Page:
How This Artist/ Dad/ Teacher Works and Plays with Noteshelf
Chris Francis is one of our recent Best Note Taking Contest winners of a Bamboo Fineline stylus. He blogs at devnicely.co.uk and at Photopedagogy.com, a resource for art educators that provides lesson ideas, and playful reflections on creative teaching and learning. Read up on his work, hobbies and how he uses Noteshelf on a daily basis.
1.) Tell us your background.
I'm a Senior Leader at a secondary school in Bournemouth, a town on the south coast of England. (I can see the beach through my classroom window and seagulls are a daily hazard). I teach both art and photography - mostly to post 16 students - and witter happily about such things on my blog devnicely.co.uk
I originally studied as an illustrator and worked freelance for 5 years in both the UK and Australia before getting a grown-up job. That said, I'll always be a doodler at heart.
2.) How did you discover Noteshelf?
I discovered Noteshelf through a process of trial and error - working my way through a variety of apps on a quest for something that felt right. For me that meant the feel of doodling with an ink pen - and at the drop of a hat - but without the mess. Mostly it means I can sit on the sofa and relax, feet up, no fear of ink spills. My wife is happy.
3.) What made you choose Noteshelf for your note taking needs? What kind of notes do you usually have in Noteshelf?
I like the 'instantness' of Noteshelf. Other apps offer a wider selection of tools, but for me this can be a distraction. Spontaneity can be lost with increased decisions. Some apps also feel a little more intimidating with the blank canvas they offer, somehow Noteshelf feels more familiar, like a sketchbook. I'm also taken with the coloured markers. I've got my favourited colours and know my way around these quickly.
I've used Noteshelf for a variety of illustration commissions (including one of our recent Photopedagogy.com publication) but mostly tend to share doodles of my 3 year old son, Dougie.
These were what I submitted to the competition. It's nice to keep a diary of some of his exploits and they often make their way around family members (and across Twitter).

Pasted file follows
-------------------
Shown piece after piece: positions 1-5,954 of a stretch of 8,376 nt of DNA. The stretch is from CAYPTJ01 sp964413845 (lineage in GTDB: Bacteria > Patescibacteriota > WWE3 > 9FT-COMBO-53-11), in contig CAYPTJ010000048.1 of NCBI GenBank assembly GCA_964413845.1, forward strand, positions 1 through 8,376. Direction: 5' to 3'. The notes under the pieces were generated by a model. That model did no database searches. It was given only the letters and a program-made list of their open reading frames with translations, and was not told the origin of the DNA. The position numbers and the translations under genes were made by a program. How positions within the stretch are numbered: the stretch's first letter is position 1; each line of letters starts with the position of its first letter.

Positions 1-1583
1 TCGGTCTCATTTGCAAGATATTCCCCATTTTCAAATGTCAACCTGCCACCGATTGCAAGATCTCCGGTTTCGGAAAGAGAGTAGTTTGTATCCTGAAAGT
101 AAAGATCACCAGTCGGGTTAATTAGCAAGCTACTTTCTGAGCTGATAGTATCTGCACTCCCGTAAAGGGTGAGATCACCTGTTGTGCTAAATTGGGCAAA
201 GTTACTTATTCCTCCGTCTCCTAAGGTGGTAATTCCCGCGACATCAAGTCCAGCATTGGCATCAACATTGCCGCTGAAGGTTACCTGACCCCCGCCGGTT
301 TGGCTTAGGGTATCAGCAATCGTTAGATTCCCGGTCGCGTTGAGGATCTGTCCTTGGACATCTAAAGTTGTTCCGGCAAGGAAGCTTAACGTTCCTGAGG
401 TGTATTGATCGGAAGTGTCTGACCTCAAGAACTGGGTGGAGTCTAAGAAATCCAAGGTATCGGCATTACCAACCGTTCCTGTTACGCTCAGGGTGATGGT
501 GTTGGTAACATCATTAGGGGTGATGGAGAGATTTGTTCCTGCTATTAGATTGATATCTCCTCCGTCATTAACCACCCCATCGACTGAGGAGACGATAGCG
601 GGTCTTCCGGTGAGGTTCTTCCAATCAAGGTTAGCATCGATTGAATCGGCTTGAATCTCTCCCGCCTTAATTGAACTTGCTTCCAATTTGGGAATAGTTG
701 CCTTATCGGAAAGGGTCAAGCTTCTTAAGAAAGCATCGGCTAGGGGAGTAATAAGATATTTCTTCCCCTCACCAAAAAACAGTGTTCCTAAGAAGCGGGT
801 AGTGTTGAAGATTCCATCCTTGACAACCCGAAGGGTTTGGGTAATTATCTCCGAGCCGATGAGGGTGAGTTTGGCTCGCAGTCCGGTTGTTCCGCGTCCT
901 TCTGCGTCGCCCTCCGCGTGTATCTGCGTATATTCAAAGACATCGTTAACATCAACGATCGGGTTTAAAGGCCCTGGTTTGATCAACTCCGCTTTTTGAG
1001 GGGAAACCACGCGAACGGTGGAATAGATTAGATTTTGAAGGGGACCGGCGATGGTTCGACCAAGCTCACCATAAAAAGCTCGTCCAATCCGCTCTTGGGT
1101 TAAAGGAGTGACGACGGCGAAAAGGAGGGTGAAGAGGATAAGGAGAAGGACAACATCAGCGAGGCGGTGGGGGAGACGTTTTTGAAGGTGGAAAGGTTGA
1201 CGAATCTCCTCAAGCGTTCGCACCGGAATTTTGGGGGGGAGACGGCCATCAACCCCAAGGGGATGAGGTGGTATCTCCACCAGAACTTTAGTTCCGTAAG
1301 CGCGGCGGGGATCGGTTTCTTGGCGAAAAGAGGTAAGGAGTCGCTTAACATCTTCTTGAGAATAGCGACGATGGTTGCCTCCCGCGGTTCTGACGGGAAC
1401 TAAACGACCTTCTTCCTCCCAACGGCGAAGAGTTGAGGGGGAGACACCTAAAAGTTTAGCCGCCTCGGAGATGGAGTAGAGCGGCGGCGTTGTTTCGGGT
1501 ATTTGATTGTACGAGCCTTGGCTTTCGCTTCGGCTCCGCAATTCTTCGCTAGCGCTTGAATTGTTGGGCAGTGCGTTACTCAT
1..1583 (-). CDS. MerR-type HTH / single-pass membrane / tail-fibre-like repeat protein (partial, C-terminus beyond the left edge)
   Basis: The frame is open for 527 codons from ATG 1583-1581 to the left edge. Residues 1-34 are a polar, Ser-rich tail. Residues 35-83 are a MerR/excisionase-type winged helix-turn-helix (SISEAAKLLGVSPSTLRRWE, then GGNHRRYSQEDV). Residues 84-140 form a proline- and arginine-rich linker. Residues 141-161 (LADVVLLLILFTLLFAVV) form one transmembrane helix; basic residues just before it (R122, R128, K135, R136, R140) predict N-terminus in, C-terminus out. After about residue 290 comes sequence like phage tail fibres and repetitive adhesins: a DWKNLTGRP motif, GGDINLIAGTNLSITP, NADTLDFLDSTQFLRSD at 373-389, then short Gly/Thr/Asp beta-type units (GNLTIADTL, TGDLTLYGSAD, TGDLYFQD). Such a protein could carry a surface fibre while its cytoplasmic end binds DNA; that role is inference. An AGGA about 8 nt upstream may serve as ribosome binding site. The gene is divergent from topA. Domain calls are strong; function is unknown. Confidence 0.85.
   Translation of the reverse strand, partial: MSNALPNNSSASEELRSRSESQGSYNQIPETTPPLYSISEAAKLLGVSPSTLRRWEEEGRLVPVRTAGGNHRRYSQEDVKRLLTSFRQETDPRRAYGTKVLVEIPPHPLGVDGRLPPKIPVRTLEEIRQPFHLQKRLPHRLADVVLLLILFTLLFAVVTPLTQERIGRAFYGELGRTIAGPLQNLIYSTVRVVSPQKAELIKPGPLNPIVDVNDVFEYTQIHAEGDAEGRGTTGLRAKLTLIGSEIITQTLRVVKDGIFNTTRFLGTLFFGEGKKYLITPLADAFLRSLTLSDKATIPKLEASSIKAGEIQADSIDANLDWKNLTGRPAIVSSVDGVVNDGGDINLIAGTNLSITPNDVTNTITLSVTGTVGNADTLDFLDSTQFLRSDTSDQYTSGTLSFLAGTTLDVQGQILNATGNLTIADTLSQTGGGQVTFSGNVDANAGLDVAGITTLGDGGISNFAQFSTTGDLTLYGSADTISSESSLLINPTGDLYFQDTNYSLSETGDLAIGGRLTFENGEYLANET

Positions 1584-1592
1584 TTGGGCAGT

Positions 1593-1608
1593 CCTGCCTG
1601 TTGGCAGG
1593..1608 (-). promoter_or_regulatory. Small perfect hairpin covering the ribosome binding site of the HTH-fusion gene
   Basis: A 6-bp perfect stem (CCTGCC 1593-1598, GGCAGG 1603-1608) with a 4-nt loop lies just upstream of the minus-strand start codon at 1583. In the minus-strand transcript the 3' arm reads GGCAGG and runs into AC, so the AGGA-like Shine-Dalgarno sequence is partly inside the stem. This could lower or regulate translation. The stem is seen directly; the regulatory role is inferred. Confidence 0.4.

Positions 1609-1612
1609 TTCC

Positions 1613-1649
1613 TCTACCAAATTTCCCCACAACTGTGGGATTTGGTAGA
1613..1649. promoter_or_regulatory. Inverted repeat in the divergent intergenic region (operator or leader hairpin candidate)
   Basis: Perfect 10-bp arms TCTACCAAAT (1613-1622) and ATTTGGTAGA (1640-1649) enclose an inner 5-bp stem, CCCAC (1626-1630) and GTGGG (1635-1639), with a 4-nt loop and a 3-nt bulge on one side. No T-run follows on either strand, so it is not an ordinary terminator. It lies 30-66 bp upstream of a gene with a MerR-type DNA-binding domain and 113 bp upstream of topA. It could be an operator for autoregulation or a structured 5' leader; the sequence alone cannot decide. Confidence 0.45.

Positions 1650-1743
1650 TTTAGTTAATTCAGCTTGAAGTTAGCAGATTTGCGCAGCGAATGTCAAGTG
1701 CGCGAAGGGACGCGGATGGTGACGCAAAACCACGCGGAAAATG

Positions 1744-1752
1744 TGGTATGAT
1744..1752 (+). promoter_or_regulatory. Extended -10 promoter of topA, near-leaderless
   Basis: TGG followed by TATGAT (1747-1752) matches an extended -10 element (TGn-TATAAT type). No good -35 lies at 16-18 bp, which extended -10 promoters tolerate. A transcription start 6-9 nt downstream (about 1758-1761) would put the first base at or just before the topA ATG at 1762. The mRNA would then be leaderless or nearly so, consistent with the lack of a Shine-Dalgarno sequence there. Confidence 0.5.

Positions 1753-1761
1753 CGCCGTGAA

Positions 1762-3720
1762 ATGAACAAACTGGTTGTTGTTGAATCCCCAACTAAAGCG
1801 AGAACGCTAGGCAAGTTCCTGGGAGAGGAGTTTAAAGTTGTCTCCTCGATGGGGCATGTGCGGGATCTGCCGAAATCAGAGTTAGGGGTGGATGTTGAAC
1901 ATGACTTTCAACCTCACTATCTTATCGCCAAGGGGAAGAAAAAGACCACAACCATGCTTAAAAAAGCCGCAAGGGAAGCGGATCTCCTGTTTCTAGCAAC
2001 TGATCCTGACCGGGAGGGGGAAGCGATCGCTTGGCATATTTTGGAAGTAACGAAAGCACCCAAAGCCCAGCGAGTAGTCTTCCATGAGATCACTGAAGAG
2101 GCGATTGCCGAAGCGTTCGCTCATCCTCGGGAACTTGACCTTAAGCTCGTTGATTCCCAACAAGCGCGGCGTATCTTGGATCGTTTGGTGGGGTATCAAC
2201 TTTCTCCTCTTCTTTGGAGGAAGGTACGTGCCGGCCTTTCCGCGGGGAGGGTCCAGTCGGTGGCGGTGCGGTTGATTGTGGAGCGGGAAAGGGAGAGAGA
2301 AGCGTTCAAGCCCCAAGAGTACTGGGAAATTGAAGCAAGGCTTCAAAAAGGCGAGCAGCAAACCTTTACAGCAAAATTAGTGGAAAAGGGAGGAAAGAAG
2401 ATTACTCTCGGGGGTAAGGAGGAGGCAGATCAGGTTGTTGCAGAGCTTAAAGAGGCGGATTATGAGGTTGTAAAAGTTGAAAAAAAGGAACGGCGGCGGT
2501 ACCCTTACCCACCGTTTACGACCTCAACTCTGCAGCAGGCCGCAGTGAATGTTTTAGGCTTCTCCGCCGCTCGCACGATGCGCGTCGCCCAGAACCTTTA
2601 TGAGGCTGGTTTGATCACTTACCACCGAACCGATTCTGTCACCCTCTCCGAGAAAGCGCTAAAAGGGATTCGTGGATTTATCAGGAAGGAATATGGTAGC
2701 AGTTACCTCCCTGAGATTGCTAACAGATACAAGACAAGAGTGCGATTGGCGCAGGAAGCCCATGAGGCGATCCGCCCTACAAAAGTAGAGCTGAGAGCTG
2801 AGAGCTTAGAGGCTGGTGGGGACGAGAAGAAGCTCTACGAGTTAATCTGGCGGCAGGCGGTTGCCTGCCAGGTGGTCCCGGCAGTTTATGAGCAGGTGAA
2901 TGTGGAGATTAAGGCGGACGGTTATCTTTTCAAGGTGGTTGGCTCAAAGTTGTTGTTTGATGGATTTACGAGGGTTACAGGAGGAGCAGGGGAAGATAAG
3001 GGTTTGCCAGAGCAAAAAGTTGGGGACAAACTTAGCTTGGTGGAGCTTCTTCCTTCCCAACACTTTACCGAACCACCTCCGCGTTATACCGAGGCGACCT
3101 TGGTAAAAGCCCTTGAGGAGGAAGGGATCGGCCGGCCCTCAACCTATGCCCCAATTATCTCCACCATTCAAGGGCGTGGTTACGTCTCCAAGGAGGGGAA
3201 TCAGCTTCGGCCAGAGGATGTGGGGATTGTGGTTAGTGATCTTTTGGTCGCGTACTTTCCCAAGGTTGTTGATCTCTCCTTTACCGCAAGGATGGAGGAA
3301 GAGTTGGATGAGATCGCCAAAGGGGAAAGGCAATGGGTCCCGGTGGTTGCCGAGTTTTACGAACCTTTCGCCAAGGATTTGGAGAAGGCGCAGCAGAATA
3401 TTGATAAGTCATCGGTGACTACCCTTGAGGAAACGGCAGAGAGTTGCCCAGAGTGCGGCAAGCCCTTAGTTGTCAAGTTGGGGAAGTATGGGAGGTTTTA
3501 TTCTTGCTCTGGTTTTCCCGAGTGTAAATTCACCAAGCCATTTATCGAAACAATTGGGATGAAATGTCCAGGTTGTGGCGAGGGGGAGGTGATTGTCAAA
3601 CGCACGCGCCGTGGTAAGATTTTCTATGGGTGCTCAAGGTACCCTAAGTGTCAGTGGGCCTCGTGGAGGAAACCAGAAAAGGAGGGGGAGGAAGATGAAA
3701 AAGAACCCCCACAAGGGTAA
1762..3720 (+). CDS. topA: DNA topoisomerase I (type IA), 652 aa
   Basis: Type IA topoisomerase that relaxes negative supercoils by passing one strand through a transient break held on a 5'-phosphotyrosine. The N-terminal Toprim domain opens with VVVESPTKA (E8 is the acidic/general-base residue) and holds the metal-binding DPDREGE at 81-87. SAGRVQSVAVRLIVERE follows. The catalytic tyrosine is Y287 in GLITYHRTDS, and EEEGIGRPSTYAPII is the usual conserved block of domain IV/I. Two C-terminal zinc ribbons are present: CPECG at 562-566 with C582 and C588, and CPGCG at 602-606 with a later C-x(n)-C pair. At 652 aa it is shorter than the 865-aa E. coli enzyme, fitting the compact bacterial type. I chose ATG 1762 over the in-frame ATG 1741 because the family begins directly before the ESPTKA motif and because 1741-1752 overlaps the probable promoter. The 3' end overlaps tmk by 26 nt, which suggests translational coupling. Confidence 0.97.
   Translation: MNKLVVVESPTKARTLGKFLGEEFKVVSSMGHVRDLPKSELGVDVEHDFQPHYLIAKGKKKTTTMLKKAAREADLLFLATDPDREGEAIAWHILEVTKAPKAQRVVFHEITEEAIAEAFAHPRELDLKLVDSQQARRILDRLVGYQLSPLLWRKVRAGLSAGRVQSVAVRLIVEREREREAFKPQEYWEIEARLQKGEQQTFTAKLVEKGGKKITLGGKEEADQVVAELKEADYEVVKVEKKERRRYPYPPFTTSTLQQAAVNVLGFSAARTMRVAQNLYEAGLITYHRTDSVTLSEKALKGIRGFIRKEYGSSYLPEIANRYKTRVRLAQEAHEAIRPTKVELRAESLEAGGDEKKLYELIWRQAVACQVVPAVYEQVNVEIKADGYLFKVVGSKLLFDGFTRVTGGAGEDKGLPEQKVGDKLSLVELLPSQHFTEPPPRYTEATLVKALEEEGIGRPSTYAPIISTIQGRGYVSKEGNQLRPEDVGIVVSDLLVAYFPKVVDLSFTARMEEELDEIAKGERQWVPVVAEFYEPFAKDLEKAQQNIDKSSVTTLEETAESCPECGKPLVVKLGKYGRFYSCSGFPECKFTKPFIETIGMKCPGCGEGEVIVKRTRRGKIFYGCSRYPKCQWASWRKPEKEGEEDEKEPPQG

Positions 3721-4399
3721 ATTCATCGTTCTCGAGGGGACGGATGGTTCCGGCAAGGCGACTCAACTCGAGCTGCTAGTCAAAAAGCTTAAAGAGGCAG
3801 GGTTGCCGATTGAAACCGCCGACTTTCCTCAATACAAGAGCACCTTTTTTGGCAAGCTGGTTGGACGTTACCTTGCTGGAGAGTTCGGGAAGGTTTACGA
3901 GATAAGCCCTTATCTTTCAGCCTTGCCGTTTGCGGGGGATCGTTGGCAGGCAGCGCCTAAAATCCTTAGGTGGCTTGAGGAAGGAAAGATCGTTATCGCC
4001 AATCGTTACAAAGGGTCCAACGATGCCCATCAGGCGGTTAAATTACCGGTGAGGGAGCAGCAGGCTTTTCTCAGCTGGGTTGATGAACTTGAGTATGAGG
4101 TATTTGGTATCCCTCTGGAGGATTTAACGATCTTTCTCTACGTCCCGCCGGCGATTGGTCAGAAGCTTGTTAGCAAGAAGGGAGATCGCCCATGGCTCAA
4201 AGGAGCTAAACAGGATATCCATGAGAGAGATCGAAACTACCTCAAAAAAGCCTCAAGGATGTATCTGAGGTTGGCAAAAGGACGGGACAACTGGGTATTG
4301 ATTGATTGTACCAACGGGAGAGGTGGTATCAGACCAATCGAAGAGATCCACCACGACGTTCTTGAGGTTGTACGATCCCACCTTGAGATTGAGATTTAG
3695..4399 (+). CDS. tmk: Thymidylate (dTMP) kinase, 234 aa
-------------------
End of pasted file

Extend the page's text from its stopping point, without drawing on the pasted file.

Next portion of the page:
Images exported from Noteshelf are a decent resolution too, which is important to me. For example, I've just illustrated a 2016 calendar as a christmas present - a simple Dougie themed affair - but the print quality holds up really well.
I initially worried about losing the 'tangibleness' of an actual sketchbook but now see that iPad drawing compliments this opening up different possibilities, not least the ability to copy, paste and transform sections of a drawing. I've got plenty of loosening up to do still - in terms of quality and flow of line - but I think Noteshelf has helped with this also. Flicking through my Noteshelf library I can see improvements from when I first started to now.
I do use the app for the day job too. I hook my iPad up to a digital projector and doodle away. it's handy to annotate images, unpick a composition, or demonstrate something like thumbnail sketching.
It always feels more playful - and generates more curiosity - than working directly on the whiteboard. Of course it's then easy to save resources or email them out too. So no getting away from those teacher notes!
4.) How would you recommend Noteshelf to a friend or colleague?
Amongst the busyness of work and family life, time to be creative can be in short supply. In many ways that's how I've ended up a fan of using Noteshelf, it is very accessible and it doesn't feel like a compromised drawing experience. I should probably broaden my subject matter but I suspect I'll be drawing the boy (pirate / monster / builder / fireman...) for a while yet!